At some point, most Internet users have probably received a message that promises them a free product or service in exchange for forwarding the message to others.
The message may specify a minimum number of recipients or it may urge people to forward it to as many people as possible. Over the last decade or more, such messages have covered a range of products and services including free phones, free clothes, free air travel, free champagne, free PSP consoles, free food, gift vouchers and more.
But, regardless of the supposed freebie or the specified details, virtually all such messages are hoaxes. It is very unlikely that any legitimate company would base a giveaway promotion on how many times a particular email was forwarded. Given how rapidly an email can travel around the world, such a promotion could very quickly spiral out of control, leaving the company liable for many more giveaways than they originally intended to provide.
Moreover, it would be extremely difficult to collect reliable data about who forwarded the message to whom and was therefore eligible to receive a giveaway. Hoax messages of this nature often claim that the message is being automatically tracked in some manner. However, an email message could be forwarded many thousands of times in a variety of formats and there is simply no ethical and accurate method of tracking it.
Many companies give away vouchers or products from time to time as part of a marketing strategy. However, such giveaways are strictly controlled and are certainly not contingent upon how many copies of a particular email are sent. Thus, any email message that claims the recipient can get something free in exchange for forwarding the message is almost certainly a hoax.
Giveaway hoaxes tend to be very “successful” in that they propagate widely and may circulate continually for years. Comments from site visitors indicate that people often forward such messages even if they suspect that the “giveaway” claims are bogus, “just in case it really is real”. The prevailing mindset is that sending such messages is basically harmless, and if, by chance, the claims in the message turn out to be true, the sender might get something for nothing. “What have I got to lose?” they say.
Unfortunately, the issue is not that simple. Sending such messages may seem harmless enough. However, the Internet is groaning under the weight of so much spam as it is and sending on bogus “giveaway” emails just adds to the problem.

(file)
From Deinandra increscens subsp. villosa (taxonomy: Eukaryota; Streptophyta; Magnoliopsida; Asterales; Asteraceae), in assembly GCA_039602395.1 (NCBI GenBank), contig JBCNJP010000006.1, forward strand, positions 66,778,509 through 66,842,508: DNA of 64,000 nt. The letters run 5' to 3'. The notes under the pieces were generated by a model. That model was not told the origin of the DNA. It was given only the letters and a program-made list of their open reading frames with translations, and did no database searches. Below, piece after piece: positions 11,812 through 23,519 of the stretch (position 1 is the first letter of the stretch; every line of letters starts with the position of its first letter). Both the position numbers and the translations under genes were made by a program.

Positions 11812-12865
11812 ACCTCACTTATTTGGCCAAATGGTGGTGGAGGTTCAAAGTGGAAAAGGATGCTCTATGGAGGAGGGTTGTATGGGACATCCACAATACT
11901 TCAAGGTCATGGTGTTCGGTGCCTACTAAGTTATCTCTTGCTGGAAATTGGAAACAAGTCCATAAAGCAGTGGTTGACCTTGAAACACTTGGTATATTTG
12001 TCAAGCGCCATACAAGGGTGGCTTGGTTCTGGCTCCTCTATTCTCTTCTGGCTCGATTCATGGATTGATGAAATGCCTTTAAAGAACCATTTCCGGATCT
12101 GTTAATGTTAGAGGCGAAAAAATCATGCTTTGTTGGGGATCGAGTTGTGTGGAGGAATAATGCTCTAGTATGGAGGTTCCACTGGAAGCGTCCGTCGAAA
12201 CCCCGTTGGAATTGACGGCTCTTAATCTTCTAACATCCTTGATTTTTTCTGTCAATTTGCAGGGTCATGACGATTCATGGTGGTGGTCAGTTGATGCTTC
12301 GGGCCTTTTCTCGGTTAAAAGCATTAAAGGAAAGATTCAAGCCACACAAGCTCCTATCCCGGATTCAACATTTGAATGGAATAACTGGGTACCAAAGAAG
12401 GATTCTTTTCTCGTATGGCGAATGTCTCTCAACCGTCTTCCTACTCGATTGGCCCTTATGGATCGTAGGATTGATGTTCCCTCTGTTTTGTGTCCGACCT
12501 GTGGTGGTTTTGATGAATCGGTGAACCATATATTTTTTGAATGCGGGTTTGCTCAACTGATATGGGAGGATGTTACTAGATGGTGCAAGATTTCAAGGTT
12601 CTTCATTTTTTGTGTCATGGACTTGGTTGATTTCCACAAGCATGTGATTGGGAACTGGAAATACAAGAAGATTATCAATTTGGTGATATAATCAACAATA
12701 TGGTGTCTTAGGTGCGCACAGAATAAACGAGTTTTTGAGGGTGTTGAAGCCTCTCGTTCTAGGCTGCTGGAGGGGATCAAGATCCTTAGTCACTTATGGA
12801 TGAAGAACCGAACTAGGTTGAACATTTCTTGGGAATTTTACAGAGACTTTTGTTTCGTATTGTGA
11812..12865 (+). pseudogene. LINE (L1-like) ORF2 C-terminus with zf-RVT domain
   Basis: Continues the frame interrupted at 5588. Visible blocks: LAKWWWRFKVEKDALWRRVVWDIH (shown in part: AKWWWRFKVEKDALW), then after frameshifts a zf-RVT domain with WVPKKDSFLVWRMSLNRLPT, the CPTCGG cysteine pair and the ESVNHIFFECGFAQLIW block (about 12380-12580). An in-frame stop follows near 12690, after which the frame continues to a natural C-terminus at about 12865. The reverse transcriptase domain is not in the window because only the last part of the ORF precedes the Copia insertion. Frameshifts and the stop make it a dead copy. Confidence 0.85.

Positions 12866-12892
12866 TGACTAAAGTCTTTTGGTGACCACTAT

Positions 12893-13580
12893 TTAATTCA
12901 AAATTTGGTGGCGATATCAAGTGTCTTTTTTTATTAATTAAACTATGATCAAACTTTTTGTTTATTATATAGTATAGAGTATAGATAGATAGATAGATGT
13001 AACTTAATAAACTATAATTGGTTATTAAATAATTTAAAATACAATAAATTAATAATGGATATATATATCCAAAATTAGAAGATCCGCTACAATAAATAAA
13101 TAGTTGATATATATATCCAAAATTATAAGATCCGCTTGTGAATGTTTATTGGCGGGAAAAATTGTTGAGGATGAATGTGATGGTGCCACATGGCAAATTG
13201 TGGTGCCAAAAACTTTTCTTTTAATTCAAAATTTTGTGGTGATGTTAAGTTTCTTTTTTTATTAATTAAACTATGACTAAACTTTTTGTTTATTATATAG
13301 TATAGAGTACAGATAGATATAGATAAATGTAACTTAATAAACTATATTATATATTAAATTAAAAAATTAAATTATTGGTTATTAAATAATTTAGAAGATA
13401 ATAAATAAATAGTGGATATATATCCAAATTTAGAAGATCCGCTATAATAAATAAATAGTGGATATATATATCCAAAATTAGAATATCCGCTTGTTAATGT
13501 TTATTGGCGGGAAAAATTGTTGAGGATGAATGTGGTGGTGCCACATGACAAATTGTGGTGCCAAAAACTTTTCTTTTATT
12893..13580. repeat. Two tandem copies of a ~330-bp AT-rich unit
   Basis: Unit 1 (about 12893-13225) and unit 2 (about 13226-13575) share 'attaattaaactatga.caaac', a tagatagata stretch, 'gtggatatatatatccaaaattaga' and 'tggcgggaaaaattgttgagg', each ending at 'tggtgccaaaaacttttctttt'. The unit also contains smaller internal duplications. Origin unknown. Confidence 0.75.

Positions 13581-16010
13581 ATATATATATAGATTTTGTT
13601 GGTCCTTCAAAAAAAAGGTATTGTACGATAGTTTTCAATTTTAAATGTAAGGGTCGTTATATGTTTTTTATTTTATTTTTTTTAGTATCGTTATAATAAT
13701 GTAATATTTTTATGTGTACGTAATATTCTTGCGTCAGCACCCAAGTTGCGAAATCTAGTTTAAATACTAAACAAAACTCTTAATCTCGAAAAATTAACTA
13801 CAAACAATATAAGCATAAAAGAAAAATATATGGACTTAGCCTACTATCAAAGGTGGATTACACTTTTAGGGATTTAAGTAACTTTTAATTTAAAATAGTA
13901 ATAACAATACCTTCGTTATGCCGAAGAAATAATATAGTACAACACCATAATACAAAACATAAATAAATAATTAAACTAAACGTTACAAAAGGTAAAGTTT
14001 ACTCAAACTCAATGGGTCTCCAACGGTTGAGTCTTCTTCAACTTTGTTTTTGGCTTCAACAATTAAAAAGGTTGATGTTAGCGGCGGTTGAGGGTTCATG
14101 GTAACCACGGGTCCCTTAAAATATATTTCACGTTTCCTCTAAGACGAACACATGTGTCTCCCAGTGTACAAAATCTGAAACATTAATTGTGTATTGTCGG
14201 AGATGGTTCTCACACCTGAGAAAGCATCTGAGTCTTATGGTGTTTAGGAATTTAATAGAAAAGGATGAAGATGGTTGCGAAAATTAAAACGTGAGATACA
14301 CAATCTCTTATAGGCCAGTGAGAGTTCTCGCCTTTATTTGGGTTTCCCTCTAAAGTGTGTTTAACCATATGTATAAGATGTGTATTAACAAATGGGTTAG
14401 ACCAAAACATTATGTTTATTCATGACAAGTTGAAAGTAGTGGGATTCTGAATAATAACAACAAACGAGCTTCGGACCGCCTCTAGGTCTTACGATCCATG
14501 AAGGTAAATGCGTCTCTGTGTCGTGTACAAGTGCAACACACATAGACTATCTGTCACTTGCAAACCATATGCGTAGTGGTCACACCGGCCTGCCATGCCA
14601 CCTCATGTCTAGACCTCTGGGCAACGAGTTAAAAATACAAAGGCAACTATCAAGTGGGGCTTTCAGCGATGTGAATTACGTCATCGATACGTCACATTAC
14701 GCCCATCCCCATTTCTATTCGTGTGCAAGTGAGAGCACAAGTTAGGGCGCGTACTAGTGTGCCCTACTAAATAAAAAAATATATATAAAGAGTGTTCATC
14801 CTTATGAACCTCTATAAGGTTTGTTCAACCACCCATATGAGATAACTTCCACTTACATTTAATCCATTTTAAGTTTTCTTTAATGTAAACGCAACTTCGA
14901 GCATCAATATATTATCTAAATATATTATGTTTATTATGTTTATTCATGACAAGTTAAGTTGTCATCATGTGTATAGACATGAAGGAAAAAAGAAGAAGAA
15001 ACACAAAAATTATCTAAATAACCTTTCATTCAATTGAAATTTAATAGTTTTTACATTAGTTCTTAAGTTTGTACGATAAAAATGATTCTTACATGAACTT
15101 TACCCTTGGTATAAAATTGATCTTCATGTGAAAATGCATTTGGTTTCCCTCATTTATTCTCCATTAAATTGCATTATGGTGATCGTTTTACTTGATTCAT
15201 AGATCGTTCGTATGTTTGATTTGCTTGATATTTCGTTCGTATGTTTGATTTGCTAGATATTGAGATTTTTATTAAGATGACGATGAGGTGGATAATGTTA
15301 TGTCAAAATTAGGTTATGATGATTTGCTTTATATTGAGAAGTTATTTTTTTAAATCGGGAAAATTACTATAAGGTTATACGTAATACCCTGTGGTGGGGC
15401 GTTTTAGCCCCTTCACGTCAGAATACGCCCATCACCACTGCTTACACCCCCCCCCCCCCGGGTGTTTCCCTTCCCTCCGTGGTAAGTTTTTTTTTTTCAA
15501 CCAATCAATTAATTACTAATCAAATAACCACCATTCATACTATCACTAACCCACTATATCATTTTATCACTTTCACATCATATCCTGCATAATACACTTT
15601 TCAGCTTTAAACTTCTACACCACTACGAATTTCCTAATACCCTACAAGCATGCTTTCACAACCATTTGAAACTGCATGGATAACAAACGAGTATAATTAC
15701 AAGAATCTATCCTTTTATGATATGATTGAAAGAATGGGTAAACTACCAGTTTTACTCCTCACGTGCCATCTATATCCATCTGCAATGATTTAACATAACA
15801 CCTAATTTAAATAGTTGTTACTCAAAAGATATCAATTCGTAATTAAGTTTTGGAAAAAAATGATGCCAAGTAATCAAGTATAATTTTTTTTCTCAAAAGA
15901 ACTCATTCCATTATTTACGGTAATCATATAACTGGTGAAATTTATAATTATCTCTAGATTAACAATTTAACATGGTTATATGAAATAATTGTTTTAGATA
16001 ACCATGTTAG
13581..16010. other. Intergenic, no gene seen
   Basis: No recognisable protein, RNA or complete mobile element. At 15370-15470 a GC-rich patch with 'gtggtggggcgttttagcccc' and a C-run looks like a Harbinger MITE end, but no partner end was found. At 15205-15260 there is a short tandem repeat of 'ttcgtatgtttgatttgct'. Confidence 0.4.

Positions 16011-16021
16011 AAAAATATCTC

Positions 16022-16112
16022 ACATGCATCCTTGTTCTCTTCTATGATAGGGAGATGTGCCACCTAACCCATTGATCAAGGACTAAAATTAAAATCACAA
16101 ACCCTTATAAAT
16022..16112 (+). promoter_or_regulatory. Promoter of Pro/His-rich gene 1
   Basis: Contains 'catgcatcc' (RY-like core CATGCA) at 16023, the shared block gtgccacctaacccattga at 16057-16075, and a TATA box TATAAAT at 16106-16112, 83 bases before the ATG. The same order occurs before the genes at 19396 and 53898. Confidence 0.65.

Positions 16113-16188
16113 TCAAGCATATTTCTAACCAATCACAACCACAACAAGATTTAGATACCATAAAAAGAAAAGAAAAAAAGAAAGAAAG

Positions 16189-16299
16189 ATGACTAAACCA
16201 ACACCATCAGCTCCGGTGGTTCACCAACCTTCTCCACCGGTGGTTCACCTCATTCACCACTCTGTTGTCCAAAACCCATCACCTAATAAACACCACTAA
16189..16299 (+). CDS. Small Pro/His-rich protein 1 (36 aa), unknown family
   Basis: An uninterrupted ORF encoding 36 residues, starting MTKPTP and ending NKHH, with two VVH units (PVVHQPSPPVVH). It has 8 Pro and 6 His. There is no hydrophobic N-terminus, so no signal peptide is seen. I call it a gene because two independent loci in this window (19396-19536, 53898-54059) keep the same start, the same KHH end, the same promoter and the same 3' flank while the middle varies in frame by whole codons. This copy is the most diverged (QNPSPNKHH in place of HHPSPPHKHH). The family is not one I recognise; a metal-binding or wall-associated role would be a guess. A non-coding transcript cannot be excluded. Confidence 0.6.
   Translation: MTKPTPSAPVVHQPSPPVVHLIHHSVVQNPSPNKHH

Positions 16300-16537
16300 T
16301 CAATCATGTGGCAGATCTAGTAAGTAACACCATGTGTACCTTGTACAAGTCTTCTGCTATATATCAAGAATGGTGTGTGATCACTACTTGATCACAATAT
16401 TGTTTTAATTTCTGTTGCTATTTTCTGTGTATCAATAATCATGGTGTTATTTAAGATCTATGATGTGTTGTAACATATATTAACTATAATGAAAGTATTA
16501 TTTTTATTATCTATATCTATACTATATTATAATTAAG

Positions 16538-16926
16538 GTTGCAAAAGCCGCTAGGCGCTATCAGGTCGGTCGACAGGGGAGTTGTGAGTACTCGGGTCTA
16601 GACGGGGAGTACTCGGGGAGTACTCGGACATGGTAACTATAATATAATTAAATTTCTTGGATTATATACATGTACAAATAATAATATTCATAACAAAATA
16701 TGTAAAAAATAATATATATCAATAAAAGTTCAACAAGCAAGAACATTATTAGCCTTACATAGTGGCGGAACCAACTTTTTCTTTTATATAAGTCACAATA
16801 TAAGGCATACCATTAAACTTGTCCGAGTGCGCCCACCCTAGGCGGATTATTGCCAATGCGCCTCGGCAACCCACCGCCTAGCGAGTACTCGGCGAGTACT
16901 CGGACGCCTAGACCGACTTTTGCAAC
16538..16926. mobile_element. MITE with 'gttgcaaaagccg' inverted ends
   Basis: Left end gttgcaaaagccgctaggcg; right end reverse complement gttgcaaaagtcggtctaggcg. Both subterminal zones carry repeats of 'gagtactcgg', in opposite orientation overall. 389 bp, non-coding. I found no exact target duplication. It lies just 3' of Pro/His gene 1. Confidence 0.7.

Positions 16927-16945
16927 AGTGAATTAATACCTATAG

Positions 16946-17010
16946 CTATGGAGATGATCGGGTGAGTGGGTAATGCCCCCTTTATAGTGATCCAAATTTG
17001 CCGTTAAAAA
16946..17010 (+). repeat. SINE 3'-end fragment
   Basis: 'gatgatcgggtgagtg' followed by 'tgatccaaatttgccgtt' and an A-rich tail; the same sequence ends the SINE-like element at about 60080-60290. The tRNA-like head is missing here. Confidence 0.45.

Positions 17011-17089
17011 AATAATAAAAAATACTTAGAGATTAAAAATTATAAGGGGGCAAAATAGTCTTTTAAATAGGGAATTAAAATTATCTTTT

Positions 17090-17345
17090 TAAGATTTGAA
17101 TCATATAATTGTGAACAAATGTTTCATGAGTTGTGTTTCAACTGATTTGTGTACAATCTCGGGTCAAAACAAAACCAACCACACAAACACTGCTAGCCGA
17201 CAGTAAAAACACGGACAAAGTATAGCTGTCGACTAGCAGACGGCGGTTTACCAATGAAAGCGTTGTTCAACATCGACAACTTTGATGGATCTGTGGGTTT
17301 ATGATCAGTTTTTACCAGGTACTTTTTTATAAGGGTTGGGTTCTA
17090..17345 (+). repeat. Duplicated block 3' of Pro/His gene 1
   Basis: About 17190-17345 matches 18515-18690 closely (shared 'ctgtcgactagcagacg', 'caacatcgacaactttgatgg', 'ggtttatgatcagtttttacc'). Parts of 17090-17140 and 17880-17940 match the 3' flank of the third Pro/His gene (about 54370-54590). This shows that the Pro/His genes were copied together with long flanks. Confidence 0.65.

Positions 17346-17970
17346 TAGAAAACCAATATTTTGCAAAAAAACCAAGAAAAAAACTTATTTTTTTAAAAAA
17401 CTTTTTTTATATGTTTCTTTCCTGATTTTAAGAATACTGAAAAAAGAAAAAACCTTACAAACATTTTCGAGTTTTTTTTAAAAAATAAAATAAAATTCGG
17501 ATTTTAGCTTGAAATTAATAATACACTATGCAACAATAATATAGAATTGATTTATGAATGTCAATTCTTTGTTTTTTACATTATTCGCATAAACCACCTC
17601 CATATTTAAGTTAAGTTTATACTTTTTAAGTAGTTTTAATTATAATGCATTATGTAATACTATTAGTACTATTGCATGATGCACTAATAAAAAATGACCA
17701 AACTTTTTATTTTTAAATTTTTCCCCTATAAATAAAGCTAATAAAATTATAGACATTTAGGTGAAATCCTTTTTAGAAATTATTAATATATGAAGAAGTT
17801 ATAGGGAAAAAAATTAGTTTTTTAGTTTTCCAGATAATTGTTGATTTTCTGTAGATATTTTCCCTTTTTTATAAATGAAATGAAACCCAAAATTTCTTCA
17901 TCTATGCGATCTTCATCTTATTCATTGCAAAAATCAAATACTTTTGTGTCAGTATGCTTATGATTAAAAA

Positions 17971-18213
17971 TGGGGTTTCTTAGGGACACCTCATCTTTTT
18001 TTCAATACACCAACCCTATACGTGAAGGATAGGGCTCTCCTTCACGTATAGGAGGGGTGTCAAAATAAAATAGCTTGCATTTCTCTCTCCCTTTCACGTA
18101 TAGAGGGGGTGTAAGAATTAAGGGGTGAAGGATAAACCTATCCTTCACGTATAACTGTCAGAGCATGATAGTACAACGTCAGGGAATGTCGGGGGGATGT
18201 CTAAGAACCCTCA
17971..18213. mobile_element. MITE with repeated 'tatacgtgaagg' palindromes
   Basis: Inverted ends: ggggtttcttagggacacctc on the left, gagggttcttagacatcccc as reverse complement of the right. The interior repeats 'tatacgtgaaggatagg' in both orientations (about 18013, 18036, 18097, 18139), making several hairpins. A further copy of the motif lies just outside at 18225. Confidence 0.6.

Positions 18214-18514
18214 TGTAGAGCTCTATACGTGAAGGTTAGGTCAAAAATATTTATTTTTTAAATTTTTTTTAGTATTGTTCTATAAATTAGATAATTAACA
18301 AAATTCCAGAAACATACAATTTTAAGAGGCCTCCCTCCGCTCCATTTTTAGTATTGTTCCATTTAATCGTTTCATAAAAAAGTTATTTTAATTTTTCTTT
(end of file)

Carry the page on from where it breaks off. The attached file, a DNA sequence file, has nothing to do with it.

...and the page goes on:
There are dozens of varieties of these giveaway hoaxes, many of which have been continually circulating for several years. This equates to hundreds of thousands, if not millions of totally useless emails adding to the clutter in the world’s inboxes.
So, if you receive an email that promises freebies for nothing more than forwarding, don’t be tempted to try it out. The chances that the promotion is genuine are exceptionally slim. And, by deleting the message rather than forwarding it, you “break the chain”. Not forwarding the message may ultimately stop thousands of extra copies of such nonsense from circulating. Every action that reduces the amount of garbage email, even by a small amount, helps in the war against spam.
If you are still a little worried that you might be missing out on a real deal, you can always research the supposed giveaway for yourself. If it is a hoax, googling keywords or phrases from the message might well point you to an article on the issue on a hoax-information website. Moreover, companies targeted by these hoaxes will often publish information denying their involvement on their websites.
The following is a typical example of a bogus giveaway email. The Applebee’s giveaway hoax has been circulating since at least 2001.
My name is Bill Palmer, founder of Applebee’s. In an attempt to get our name out to more people in the rural communities where we are not currently located, we are offering a! $50 gift certificate to anyone who forwards this email to 9 of their friends. Just send this email to them and you will receive an email back with a confirmation number to claim your gift certificate.
Importance NoticeAfter considerable thought and with an ache in my heart, I have decided that the time has come to close down the Hoax-Slayer website.
These days, the site does not generate enough revenue to cover expenses, and I do not have the financial resources to sustain it going forward.
Moreover, I now work long hours in a full-time and physically taxing job, so maintaining and managing the website and publishing new material has become difficult for me.
And finally, after 18 years of writing about scams and hoaxes, I feel that it is time for me to take my fingers off the keyboard and focus on other projects and pastimes.
When I first started Hoax-Slayer, I never dreamed that I would still be working on the project all these years later or that it would become such an important part of my life. It's been a fantastic and engaging experience and one that I will always treasure.
I hope that my work over the years has helped to make the Internet a little safer and thwarted the activities of at least a few scammers and malicious pranksters.
A Big Thank YouI would also like to thank all of those wonderful people who have supported the project by sharing information from the site, contributing examples of scams and hoaxes, offering suggestions, donating funds, or helping behind the scenes.
I would especially like to thank David White for his tireless contribution to the Hoax-Slayer Facebook Page over many years. David's support has been invaluable, and I can not thank him enough.
Closing DateHoax-Slayer will still be around for a few weeks while I wind things down. The site will go offline on May 31, 2021. While I will not be publishing any new posts, you can still access existing material on the site until the date of closure.
Thank you, one and all!